On day two of the festival, Baquet’s promotion company, Best Life Presents, will offer an hour-long conversation, “Backstage with Best Life Presents & Psyko Steve,” led by two of Arizona’s most active independent promoters, Dan Hernandez of Best Life Presents and Phoenix promoter, Stephen Chilton (Psyko Steve Presents), about the inner workings of event organizing.
Baquet and Hernandez spearheaded the TENWEST Street Fest with the help of local businesses in the Historic Warehouse Arts District such as CREAM Design & Print, Kinetic Arts Tucson, Solar Culture and Borderlands Brewing Co.
“Brenna (Mirae) from Kinetic Arts Tucson had been trying to make a block party happen since the pandemic and did a little bit of the legwork, had some plans and conceptualized ideas,” Baquet said.
He and Hernandez approached Po-cock with the idea and pitched it for TENWEST.
“Part of the motivation is to highlight, showcase and preserve the Warehouse Arts District,” Baquet said.
Toward the end of July, the plans were finalized.
Part conference, part party, the TENWEST Festival is an approachable community event. Baquet said local high schoolers will attend Create day on Thursday, Nov. 3.
“Kids in a high school stage should be presented with alternatives early,” Baquet said.
“If they’re artists or musicians or someone who has big visions for creative work, they can be introduced to those things as a reality rather than the (traditional) college path.”
The accessible programming includes DJ workshops, home recording workshops and even TikTok filmmaking.
The fourth day focuses on sustainability as it relates to the environment and natural resources, and will include conversations about alternative farming, composting, city waste and how to move forward and meet goals as a city.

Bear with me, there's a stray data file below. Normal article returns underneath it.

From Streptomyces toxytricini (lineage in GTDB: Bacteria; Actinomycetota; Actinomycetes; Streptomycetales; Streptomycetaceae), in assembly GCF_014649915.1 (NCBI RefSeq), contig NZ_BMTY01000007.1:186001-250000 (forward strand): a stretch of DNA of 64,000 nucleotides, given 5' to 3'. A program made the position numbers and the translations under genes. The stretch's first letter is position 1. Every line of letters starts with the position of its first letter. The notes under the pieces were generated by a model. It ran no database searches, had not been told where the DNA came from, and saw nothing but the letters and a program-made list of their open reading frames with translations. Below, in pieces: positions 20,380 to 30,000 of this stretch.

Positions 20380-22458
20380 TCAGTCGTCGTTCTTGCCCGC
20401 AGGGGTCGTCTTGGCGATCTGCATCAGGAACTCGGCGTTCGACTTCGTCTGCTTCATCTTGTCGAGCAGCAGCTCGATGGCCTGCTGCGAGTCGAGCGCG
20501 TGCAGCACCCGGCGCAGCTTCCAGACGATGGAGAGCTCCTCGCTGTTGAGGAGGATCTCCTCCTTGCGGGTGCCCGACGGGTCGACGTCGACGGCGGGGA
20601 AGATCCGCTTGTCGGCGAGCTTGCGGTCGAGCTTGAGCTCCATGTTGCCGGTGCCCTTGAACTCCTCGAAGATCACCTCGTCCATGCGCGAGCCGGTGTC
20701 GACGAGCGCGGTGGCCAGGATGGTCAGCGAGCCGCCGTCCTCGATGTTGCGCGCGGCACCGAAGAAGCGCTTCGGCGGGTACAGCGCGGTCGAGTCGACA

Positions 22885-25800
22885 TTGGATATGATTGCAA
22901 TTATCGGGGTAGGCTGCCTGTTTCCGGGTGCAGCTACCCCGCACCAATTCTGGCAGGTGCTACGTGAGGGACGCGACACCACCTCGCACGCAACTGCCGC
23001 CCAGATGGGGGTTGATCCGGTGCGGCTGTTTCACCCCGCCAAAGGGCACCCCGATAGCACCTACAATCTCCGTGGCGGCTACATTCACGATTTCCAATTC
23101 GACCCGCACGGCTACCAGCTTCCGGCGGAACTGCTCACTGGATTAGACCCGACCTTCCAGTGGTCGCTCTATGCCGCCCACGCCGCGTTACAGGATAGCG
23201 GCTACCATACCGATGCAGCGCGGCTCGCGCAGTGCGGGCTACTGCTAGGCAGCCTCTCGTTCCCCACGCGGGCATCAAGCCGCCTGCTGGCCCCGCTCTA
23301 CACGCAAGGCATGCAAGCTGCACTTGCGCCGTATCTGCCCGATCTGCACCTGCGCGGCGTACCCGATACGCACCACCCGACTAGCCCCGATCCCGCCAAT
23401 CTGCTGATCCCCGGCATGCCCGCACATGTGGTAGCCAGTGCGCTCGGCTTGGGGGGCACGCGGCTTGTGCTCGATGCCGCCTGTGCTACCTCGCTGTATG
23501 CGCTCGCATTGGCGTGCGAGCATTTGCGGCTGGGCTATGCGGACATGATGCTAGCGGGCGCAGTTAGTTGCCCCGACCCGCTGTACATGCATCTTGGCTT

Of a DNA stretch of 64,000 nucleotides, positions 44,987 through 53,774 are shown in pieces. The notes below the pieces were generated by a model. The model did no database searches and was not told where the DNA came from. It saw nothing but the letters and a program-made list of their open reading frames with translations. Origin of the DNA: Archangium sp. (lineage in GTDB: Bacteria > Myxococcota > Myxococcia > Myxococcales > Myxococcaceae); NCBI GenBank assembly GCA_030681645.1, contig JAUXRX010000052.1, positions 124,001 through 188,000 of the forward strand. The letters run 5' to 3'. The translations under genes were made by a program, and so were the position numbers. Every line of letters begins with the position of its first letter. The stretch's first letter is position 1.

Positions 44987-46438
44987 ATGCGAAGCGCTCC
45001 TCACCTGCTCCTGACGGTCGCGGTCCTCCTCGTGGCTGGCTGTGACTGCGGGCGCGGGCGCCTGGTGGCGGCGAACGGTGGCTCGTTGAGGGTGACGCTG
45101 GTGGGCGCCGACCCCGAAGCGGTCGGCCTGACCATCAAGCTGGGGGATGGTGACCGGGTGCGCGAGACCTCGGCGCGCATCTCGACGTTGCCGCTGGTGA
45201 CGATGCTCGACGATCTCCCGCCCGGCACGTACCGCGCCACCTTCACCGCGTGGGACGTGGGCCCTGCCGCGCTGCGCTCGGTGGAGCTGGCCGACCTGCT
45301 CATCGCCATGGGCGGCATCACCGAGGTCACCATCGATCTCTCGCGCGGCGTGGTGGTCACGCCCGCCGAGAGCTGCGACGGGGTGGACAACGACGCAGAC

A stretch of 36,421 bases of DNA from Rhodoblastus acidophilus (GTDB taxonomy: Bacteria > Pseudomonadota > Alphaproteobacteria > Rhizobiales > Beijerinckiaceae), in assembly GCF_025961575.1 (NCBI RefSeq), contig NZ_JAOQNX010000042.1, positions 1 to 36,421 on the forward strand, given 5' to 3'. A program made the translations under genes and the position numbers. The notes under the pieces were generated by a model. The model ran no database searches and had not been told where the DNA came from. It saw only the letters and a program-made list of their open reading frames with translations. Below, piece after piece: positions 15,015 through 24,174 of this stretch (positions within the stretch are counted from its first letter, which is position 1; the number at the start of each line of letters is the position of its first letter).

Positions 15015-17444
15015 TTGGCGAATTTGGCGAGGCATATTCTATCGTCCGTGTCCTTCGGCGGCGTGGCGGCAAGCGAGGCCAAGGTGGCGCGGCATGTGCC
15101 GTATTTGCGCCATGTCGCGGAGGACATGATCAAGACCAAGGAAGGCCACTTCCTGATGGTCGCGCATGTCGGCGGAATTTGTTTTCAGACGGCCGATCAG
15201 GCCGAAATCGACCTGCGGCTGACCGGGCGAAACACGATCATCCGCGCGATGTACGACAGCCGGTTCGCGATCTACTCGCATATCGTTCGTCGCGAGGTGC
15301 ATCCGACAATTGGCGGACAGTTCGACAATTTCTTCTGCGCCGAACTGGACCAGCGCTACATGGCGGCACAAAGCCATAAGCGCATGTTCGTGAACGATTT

Joellen Russell — oceanographer and climate scientist at the University of Arizona and co-founder of the nonprofit organization Science Moms — will offer climate facts, what’s at risk and how to turn environmental concerns into actions at her lecture.
“We’re trying to ask regular folks to take action in their regular lives, especially moms,” Russell said. “We’re going to talk about how we as citizens, as Americans, as moms and dads, just fellow humans on planet Earth, how we can take control of our carbon future and make it better.”
A nonpartisan group made up of climate scientists and mothers, Science Moms advocates around how we talk about climate change and how to best represent individual efforts to a larger audience.
Some of the other keynote speakers include local “culinary treasure,” chef Janos Wilder who will discuss gourmet insects and protein sources of the future, and “Discovering Multiversal Tourism” with Chadney Everett, the senior creative director of Meow Wolf, an entertainment and arts company that creates large-scale immersive art installations.
“We have speakers who have never spoken at anything in Tucson but go speak at national or international conferences like South by Southwest,” Pocock said. “TENWEST is a great place to come check them out.”
“TENWEST can give you a really good idea of what’s happening in your community,” Baquet added.
“We’re a creative city that’s building toward a more sustainable future.”
TENWEST Impact Festival
WHEN: 8 a.m. to noon Monday, Nov. 1, to Saturday, Nov. 5
WHERE: Multiple locations, see schedule online
COST: $35 general conference pass; $300 all-inclusive pass